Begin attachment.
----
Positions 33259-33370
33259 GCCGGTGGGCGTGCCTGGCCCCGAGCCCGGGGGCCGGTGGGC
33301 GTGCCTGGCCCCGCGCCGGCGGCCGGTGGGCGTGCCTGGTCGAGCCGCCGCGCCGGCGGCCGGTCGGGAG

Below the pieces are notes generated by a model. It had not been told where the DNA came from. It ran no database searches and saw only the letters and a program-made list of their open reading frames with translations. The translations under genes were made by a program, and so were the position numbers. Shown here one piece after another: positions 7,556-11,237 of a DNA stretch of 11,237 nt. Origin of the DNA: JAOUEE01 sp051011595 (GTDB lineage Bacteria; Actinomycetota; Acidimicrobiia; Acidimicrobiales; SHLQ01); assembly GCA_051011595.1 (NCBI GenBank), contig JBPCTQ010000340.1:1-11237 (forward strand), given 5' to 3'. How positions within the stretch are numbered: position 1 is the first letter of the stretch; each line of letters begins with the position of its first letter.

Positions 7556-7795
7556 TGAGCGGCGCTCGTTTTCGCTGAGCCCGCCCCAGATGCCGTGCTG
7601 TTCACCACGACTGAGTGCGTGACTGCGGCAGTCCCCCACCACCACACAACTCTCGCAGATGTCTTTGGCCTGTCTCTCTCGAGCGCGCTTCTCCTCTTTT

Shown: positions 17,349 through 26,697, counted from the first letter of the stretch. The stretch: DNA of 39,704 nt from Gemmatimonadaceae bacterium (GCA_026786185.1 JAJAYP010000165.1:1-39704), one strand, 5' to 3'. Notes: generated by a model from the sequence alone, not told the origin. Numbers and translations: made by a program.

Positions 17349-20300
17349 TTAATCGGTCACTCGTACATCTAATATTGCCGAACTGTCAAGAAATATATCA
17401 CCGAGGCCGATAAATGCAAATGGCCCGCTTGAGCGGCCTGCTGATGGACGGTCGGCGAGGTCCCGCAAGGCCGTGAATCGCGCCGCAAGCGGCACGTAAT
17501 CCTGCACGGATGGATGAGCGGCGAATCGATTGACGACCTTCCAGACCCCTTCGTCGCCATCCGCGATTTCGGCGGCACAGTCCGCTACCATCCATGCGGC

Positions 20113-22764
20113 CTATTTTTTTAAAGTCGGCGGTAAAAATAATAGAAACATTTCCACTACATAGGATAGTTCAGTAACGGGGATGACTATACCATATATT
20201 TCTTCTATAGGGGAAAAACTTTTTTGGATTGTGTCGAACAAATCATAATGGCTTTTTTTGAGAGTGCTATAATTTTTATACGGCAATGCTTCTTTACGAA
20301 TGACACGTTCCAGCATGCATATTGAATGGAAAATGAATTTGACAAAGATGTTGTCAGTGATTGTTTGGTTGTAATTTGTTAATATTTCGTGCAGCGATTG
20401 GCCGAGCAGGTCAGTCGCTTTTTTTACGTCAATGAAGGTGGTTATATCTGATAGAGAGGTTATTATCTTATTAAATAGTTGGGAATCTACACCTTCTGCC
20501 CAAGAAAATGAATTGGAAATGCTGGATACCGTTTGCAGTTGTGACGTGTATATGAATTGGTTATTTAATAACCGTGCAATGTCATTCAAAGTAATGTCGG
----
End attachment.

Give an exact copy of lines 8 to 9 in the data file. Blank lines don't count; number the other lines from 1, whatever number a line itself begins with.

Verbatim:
Shown: positions 17,349 through 26,697, counted from the first letter of the stretch. The stretch: DNA of 39,704 nt from Gemmatimonadaceae bacterium (GCA_026786185.1 JAJAYP010000165.1:1-39704), one strand, 5' to 3'. Notes: generated by a model from the sequence alone, not told the origin. Numbers and translations: made by a program.

Positions 17349-20300